The layout of the circuit does not need to be hierarchical in order to apply the proposed hierarchical quiescent current test method of the present invention. However, if the layout of the circuit is hierarchical, the design hierarchy used for the layout will typically correspond to the top levels of the design hierarchy used for the test method.
 Still another aspect of the present invention is defined as a method of performing quiescent current testing on an integrated circuit having at least one hierarchical logic block, each block having a block serial input, scannable memory elements arranged in at least one scan chain having a scan chain serial input, the method comprising connecting each block serial input to a circuit serial input and connecting each scan chain serial input to its associated block serial input; serially loading a quiescent current test pattern through the circuit serial input so as to load the test pattern into each scan chain in parallel until a predetermined reference point of the test pattern has been reached at which all scannable memory elements in the circuit have been initialized with a known value, and then performing a predetermined number of quiescent current measurement steps including: measuring the quiescent current of the circuit, storing the measured quiescent current value and the test pattern point at which the value was measured; and, while the predetermined number of measurements has not been reached, scanning in an additional sequence of bits of the test pattern and repeating the measurement steps.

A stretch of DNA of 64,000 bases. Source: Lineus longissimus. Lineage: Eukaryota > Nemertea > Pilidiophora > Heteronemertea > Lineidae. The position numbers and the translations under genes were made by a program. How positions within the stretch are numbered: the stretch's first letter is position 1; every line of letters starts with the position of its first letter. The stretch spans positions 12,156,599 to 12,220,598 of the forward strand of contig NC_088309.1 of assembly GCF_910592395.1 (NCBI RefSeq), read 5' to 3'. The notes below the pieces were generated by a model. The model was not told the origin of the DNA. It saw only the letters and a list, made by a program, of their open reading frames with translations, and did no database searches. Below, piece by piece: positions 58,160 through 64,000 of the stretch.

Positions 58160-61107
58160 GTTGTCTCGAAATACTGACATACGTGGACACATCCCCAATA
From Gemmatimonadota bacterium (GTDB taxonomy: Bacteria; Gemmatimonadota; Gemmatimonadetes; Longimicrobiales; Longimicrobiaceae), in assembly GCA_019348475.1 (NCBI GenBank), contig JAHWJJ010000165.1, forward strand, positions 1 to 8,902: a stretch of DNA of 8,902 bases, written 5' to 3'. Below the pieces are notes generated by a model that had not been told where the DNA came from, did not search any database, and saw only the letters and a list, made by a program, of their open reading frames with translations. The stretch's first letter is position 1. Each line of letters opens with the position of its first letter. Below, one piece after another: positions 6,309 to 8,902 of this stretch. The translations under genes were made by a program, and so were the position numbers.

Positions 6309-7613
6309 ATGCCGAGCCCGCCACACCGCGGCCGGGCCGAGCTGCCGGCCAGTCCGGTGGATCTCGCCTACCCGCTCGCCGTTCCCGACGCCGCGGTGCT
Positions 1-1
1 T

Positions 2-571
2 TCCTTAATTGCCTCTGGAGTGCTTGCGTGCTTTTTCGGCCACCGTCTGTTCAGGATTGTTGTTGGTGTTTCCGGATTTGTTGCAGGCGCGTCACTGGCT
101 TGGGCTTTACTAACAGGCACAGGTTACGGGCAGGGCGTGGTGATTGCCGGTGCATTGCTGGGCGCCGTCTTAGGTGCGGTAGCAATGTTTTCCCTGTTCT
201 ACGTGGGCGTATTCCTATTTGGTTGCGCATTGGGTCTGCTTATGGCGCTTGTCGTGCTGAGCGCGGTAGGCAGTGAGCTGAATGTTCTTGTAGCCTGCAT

These and other features of the invention will become more apparent from the following description in which reference is made to the appended drawings in which:
FIG. 1 is a diagrammatic block view of a circuit according to one embodiment of the present invention;
FIG. 2 is a diagrammatic view of a hierarchical block showing scannable memory elements arranged in scan chains and peripheral memory elements associated with block inputs and outputs;
FIG. 3 diagrammatically illustrates a prior art scannable memory element;